The Sidmouth fatberg is a heavy-duty mess.
The Sidmouth fatberg is a heavy-duty mess. Courtesy South West Water

Wielding lights and clad in reflective vests and waders, the team sloshed through the murky liquid, which squelched against their boots each time they took a step. On both sides of them, debris had piled up, almost like sand banks or soot-blackened snow. But they were far from shore and sidewalks, deep underground in a sewer running beneath the town of Sidmouth, in Devon, England. The heaps weren’t sand or snow, but saponified solids, fat, and trash. The crew was trekking alongside a fatberg.

The water utility South West Water told the BBC that the colossal, congealed mass was the largest they had encountered. In a statement, the water company said that the fatberg was found during routine checks, and estimated it would take two months or so to haul it out and hose down the sewer. Though it’s too soon to account for all the fatberg’s heft, the utility reports that this one seems to be around 210 feet long.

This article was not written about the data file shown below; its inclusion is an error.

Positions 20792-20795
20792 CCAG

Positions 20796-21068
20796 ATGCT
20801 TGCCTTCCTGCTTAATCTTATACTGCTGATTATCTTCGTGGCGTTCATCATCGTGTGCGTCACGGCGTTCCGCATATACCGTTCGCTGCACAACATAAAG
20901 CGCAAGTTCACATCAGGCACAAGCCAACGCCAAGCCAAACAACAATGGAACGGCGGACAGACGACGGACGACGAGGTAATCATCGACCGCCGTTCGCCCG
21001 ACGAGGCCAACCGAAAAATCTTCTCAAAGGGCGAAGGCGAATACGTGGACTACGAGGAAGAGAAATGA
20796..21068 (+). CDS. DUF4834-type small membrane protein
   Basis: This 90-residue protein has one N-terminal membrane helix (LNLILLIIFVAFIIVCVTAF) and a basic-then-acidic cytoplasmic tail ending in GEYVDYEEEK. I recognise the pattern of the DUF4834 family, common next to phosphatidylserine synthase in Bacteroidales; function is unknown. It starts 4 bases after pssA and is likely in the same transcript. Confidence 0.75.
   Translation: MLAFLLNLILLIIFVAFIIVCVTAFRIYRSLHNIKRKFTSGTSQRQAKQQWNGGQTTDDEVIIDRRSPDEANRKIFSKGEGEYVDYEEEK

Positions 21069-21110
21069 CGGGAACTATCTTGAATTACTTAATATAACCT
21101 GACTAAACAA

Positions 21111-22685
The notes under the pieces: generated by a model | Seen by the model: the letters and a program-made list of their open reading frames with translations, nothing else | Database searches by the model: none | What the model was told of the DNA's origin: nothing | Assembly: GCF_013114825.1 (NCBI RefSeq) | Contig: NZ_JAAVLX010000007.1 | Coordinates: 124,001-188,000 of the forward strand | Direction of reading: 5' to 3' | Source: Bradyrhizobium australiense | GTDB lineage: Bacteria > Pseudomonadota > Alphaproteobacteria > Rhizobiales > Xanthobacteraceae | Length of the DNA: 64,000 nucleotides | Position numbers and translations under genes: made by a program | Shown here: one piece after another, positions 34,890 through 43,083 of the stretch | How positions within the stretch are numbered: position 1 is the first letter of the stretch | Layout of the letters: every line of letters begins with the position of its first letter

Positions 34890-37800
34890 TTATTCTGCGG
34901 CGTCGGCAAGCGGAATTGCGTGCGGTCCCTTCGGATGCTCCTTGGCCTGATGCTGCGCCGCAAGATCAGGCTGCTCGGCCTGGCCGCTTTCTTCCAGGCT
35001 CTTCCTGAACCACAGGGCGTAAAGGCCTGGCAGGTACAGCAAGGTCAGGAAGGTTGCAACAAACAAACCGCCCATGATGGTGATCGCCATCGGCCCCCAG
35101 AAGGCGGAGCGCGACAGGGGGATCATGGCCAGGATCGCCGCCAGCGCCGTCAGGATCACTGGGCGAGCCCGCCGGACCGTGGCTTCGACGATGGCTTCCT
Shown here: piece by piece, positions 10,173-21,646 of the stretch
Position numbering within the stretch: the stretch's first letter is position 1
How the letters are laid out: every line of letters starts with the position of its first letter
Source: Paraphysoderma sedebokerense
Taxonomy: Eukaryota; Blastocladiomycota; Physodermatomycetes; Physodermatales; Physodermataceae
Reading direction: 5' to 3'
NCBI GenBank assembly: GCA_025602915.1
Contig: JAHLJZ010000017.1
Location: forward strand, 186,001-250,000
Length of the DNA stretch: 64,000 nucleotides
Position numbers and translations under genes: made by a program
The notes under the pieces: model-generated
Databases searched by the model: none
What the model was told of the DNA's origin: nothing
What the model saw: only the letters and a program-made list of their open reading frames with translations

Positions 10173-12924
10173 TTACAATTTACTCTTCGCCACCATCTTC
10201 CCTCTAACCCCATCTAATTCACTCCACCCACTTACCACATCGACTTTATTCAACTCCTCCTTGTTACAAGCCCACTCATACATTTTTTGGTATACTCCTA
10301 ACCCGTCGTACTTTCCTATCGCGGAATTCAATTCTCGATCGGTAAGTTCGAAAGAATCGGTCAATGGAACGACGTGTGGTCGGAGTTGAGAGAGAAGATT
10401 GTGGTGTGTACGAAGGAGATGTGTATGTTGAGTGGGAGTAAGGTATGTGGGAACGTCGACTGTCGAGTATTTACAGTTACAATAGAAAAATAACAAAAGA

That’s big, but hard to picture as something that sprawls horizontally underground. It’s a bit easier to imagine relative to the height of these other things, which all pale in comparison to the fatberg:

Just a few weeks ago, in a roundup of Atlas staffers’ predictions for the 365 days ahead, I forecast that 2019 would be the Year of the Fatberg. The chunky, gunky sewer-cloggers are murky mirrors into the behaviors of people above the ground, because they hold all the stuff we flush and try to forget about—including cooking grease, napkins, floss, and menstrual products, which don’t belong in the pipes in the first place. I’m not a betting woman, but I’ll say this: It’s already looking promising.